Gen’l. Oliver Keppelmüller,
Chief of Engineers, &c.


  1. A few questions:

    Will it be possible to re-bore smoothbore muskets to rifles as was done in the war?
    Will the player be able to make limited use of early repeating weapons like the Agar Gun and perhaps other unusual weapons?
    Will nations run the risk of having their foreign built ships seized if opinion in the building nation turns against them similarly to what happened to the CSA IRL?

  2. (Author)

    Hi Brennan,

    Weapons: at initial release at least there won’t be any unusual weapons, but it’s highly possible we’ll add some later.

    Ships: If you mean during the building process, then yes.

  3. Just kind of stumbled across you guys on YouTube. I’m super excited, was a huge fan of Total War:Empire, and have a feeling you will make a much more intricate game. Thanks for doing what you do.

  4. “Now, a single iron works can produce rifles, artillery pieces and ammunition”
    I hope that there is down time and cost for “retooling” industry to a new task. Needless to say they only produce one type of good at a time.

  5. I am a great fan of your title ‘The Seven Years War’. The depth of the economic model and the realistic battle simulation make it one of my all time favourite games. I’m proud to say that my review (as Roadkill) from the early days after release is still the most recommended review on Steam. This new title looks like it enhances every area and has removed some of the micromanagement making it my most anticipated title of this year. Is there any news on potential release dates?

  6. In time of war civilians study tactics, generals study logistics.
    The deeper the economic system, the better the game.

    Because of the lack of a support system, the South conducted only raids in the North, while the Yankees went on offensives into the Confederacy, and kept what they took.

  7. Having sunk many hours in the Seven year war 1756-63, my only real gripe was that trade was entirely based on city based traders. Will companies in this game posses organic trading capability?
    I notice you discuss and are including (rightly) slavery but will you model U.S. coloured troops into recruitment? You mentioned in a previous article about the duration of enlistments so I wonder if the impact of African American volunteers in the late war will be seen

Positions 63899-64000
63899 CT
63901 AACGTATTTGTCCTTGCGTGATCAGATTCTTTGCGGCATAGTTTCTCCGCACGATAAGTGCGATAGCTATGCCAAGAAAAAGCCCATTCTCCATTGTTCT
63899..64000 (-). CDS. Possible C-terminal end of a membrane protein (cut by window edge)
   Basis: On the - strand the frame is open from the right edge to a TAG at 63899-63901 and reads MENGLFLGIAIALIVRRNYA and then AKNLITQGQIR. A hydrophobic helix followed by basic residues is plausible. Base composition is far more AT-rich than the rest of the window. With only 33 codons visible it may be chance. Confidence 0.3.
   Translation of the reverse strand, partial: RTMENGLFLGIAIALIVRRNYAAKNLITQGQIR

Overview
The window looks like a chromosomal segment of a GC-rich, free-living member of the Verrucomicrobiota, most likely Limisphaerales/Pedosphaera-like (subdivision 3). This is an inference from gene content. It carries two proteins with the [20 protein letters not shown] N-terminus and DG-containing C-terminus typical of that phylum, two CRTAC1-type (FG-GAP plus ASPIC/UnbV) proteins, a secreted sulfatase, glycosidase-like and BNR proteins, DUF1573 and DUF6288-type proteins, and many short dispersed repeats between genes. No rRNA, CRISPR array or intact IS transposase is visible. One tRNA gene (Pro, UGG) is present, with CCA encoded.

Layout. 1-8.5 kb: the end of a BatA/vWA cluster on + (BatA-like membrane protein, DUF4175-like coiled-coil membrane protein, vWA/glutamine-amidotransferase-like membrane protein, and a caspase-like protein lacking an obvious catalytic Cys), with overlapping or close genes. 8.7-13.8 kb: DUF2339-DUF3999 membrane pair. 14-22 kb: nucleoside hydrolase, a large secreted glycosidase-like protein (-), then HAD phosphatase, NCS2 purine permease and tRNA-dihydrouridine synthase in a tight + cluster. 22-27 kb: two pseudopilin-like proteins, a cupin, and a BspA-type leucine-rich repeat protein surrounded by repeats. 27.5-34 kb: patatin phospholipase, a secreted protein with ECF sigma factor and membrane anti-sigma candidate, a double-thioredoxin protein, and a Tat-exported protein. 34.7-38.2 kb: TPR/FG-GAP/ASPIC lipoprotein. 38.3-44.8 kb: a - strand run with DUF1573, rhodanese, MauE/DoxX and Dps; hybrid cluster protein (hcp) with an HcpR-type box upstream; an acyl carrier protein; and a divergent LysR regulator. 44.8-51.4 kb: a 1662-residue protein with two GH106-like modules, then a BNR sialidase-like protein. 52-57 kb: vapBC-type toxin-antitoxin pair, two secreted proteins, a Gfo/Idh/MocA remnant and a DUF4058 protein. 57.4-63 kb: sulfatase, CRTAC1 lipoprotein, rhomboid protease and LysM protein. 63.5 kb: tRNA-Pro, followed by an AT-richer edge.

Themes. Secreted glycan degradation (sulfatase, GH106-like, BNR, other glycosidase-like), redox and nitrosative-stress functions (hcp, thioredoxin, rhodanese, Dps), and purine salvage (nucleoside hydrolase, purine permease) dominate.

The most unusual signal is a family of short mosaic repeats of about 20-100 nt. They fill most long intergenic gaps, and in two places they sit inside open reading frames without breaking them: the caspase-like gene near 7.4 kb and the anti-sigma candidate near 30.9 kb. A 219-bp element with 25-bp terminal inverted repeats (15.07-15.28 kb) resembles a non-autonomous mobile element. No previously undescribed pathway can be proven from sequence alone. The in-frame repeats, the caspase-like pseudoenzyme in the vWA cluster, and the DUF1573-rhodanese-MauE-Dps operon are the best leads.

Anyway the game looks awesome so far and I’ve been checking your site daily for updates and any sign of a release date. Keep up the great work!

  8. (Author)

    Trade will work differently this time. Companies nor cities have organic trading capacity, but trade routes (point to point) do. This will allow goods to “flow” along the trading routes a lot more freely than in TSYW. Depending on the route type (road, rail, river, canal, sea) the capacity will be different.

    USCT troops will be included in the game. Release date has been set to summer of 2020!

  9. (Author)

    Thank you for the compliment! Release date is set to summer 2020!

  10. I wholly agree slavery is evil and it still exists and even flourishes today in such places as Libya, Africa.

    It is quite popular in today’s politically correct society and taught practically everywhere to believe and say “As slavery was the main cause of the war …”. The fact of the matter is that slavery only became a useful issue for the Union during the war and thereafter.

    Quoting President Abraham Lincoln
    “My paramount object in this struggle is to save the Union, and is not either to save or to destroy slavery. If I could save the Union without freeing any slave I would do it, and if I could save it by freeing all the slaves I would do it; and if I could save it by freeing some and leaving others alone I would also do that. What I do about slavery, and the colored race, I do because I believe it helps to save the Union; and what I forbear, I forbear because I do not believe it would help to save the Union”.

    Then there is the Emancipation Proclamation, in which, if you read carefully no slaves are actually freed – because it quite clearly excluded all territory held by the South and those Union territories that allowed slavery.

    The secession of Southern states was due to the Federal government’s abuse of it’s states rights. The Unites States constitution, then and now, is quite clear in that where the power or right is not declared that right or power belongs to the individual states, not the Federal government (my paraphrasing).

  11. (Author)

    Most of the credited scholars of the war, even from before the modern PC era, agree, that the main root cause of the war was slavery. Though this is an anachronism, which in history study is a grave error, without slavery there would not have been the kind of states’ rights issues that eventually sparked secession and then the war.

    We fully appreciate that the issue over slavery is very difficult to express in a game, and thus we will do our best to be as objective as possible. Depicting the story of the war from a modern perspective is not our aim in any way, as this too is an anachronism. We’re also fully aware that this could cause issues – ACW games have been banned for nothing more than showing a confederate flag… But as we want to be true to history, there will be confederate flags and slavery.